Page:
What was abundantly clear was the generosity of Transitioners to share their expertise, ideas, experiences and dos and don’ts – I could spend a year travelling the country if I accepted all the invitations to come along and check out the projects. The generosity goes further than that too – Caroline from Loughborough celebrated that all their best ideas have been stolen! Whilst Lesley from Penwith recognised “letting go” of projects that the group didn’t have the capacity to deliver.

Mapping location

After the welcome circle we carried out a mapping exercise where people stood in different parts of the workshop space in relation to a series of questions.

We started with geographical mapping – plotting North/South/East/West (often in the wrong directions first!) and asking the participants to position themselves in relation to each other. It’s always enlightening to see the surprise between participants when they meet their neighbours for the first time. The exercise also gave us the chance to understand transport links, spot who wasn’t there and create a sense of distance across the region. Accessibility was key with rail and road transport links being hugely influential to both who was in the room and who already had built relationships.

Who was in the room?

Next up was finding out more about the people in the room by spectrum mapping. We asked participants to stand in relation to each other in terms of how long they had been involved in Transition, then how long they had taken action on climate change. Each workshop was very different in terms of the weight of experience in the room. The East Midlands had loads of experience in both Transition and permaculture practice. Cornwall claimed both the second and third Transition Initiative in Falmouth and Penwith. Unbelievably, in one workshop, this exercise led to the announcement of a brand new Transition Initiative in Petersfield, Hampshire! Congratulations!

When we switched to asking how long people had taken action on climate change, the “map” told a very different and much deeper story of personal epiphany. People shared deeply personal stories of reading Silent Spring by Rachel Carson, first published in 1962 or Small is Beautiful by E.F.Schumacher, first published in 1973. Others were part of the Greenham Common Women’s Peace Camps in the 1980s or were active in the various iterations of the green movement since. The map brought us right up to the workshop days, with some having come along to find out more about what community action looks like.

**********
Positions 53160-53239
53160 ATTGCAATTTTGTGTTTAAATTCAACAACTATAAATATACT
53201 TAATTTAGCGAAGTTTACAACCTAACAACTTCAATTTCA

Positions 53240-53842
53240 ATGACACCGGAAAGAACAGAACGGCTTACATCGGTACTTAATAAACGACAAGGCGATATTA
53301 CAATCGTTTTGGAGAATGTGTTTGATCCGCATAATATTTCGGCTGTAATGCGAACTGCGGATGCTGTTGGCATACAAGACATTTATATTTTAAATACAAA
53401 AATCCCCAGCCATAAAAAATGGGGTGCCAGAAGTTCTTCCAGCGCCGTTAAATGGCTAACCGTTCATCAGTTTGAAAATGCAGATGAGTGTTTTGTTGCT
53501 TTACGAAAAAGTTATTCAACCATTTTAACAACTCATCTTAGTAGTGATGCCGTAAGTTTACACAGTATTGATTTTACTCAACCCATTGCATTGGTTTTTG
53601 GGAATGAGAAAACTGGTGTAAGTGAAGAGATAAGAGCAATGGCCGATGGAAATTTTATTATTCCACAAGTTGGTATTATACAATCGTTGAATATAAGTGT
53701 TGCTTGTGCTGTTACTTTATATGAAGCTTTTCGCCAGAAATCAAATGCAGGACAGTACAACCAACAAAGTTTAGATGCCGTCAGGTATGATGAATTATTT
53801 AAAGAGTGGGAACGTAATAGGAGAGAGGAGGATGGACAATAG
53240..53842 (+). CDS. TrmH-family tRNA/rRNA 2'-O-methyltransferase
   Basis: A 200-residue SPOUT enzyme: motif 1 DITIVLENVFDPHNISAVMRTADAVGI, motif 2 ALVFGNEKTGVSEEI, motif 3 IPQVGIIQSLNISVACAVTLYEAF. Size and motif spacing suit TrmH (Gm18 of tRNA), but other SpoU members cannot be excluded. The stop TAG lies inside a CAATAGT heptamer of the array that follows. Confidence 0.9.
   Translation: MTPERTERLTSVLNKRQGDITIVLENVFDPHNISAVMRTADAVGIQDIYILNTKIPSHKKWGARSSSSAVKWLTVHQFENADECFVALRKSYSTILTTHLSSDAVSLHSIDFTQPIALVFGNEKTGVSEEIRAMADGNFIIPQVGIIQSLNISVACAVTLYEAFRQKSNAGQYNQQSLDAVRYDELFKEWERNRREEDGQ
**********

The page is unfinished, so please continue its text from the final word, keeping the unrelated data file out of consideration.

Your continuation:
At the time of writing (April 2019), Mike and I are supporting a project called “The Great Invitation” which has been created in response to the drivers of 2019 inspiring more people into action, Extinction RebellionGreta ThunbergCouncils Declaring Climate Emergency all being part of today’s motivators to get involved. It’s really encouraging and re-energising to know that motivation comes from a hugely diverse array of places, and keeps changing, inspiring more people to catalyse into action.

Next up was taking a close look at what helps our initiatives to thrive, what the barriers to success are and what local connections we already have. But that’s the next blog for you to read! See you there.

If you’d like to run similar workshops where you are, do check out our resources and facilitator guides below. We hope you enjoy these blog posts and we welcome your feedback and reflections on your own experiences of connecting regionally.


Regional Networks Guide

Regional Networks Facilitator Guide